Apparently, early gender biases on the intended jobs of boys and girls have given women a negative outlook on venturing into certain fields. This is because women themselves have developed the belief that they cannot handle tasks; instead, they have to leave those tasks to the men (Simard 548). Apart from parents, teachers and friends, the society has also played a big role in discriminating against women. Since the old days, members of society have continued to look down upon women.  As a result, they have not encouraged them to engage into math and science fields (Simard 548). A supporting fact of this is how Ben Barres, a neurologist, underwent a sexual transformation from female to male. After she became a male, he was accorded much more respect, than when she was a female. The study also shows that Barres received better and faster services as a man than he did, when being a woman (Vedantam 542). The tactic of discriminatory acts like this has been used by men to try to force women back into the kitchen to raise and care for children; thus, keeping them away from the work field. The acts make women lack self-confidence and their natural abilities. However, this different treatment has totally no effect on the mental capabilities of women. Contrary to some male points of view, performance of men and women in academics is very similar. Under the same circumstances, learning the same subjects and doing the same tests, the performance is almost the same (Malakoff 544). Too much prejudice, associated with the capabilities of women has had a major effect on their levels of performance. This is because women tend to fear engaging themselves in certain fields, because they tend to believe they simply cannot make it (Simard 549). This stereotype is developed from a very early age in a girl’s life due to the environmental factors surrounding her. Several studies have come up to determine the level of performance in mathematics between boys and girls in school. Initially, it was believed that boys would perform better than girls; contrarily, the performance was equal (Malakoff 545).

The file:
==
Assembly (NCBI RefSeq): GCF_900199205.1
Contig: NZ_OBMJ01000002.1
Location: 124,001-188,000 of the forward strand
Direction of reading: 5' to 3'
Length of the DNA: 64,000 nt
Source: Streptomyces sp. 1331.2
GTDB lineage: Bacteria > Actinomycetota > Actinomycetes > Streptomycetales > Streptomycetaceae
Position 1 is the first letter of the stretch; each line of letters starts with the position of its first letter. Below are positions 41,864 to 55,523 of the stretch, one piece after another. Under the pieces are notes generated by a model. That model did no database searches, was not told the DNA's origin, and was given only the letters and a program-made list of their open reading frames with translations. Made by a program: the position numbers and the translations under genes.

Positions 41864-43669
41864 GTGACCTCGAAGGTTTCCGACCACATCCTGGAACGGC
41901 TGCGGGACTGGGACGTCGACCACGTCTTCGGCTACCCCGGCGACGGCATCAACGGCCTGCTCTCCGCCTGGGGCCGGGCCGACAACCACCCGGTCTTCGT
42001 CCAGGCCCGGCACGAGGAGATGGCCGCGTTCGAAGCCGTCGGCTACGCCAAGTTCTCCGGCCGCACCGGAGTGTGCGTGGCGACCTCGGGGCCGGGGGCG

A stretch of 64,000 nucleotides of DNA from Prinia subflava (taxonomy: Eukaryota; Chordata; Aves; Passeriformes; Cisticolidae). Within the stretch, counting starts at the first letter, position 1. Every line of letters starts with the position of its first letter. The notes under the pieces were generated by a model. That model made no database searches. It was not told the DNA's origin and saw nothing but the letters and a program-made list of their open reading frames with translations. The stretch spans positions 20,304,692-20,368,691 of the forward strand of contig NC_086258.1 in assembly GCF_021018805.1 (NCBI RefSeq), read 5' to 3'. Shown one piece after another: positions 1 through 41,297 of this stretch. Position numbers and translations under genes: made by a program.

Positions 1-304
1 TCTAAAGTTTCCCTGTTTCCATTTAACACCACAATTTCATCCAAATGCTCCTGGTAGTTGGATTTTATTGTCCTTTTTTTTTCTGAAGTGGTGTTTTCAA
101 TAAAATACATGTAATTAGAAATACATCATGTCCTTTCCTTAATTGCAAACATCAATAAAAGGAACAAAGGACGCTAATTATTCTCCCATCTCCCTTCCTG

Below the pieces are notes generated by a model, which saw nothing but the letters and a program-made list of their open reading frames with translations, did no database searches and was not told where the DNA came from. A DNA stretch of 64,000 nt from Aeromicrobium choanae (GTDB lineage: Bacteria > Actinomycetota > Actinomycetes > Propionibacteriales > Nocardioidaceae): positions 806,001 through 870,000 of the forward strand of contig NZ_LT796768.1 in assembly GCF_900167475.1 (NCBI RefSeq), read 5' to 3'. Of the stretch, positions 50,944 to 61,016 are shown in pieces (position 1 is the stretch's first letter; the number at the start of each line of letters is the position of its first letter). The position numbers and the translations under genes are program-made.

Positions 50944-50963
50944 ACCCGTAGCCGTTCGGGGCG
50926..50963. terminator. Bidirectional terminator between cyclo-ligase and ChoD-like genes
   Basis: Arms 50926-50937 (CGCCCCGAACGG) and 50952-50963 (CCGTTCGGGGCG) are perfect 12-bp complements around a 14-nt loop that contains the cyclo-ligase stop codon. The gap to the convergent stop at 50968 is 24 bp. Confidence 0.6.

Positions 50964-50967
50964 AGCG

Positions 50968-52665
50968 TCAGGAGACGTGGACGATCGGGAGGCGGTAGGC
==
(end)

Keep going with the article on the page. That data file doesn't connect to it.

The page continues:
It was believed that, the slight differences in performance were due to some cultural and genetic factors, which led to girls being more conservative than boys (Pinker 540). The study is just one among the many others that continue to prove women are just as academically capable as men are. Historically and traditionally, women seem to be the logical source of nurturing and loving mothers. Their male counterparts, on the other hand, seem to have traditionally and historically put into roles of providers. Men just have to worry about working hard towards achieving their career goals in life, whereas women spend most of their time at home looking after kids (Pinker 539). Careers in engineering and mathematics are perceived to be male dominated. Due to this, women do not really try to penetrate these fields. They lack self-confidence and are full of fear of failure. This has led to women not realizing their full potential in the fields. Women believe these are male careers and they have developed negative attitudes towards science and mathematics due to early teachings. However, the gap that existed in number between the representation of males and female in these careers is being reduced with time (Tierney 546). The level of prejudice and discrimination associated with women in these fields has also been reduced significantly. This is because more women have been challenged to take up sciences in an attempt to ensure gender equity in all areas of employment (Simard 549).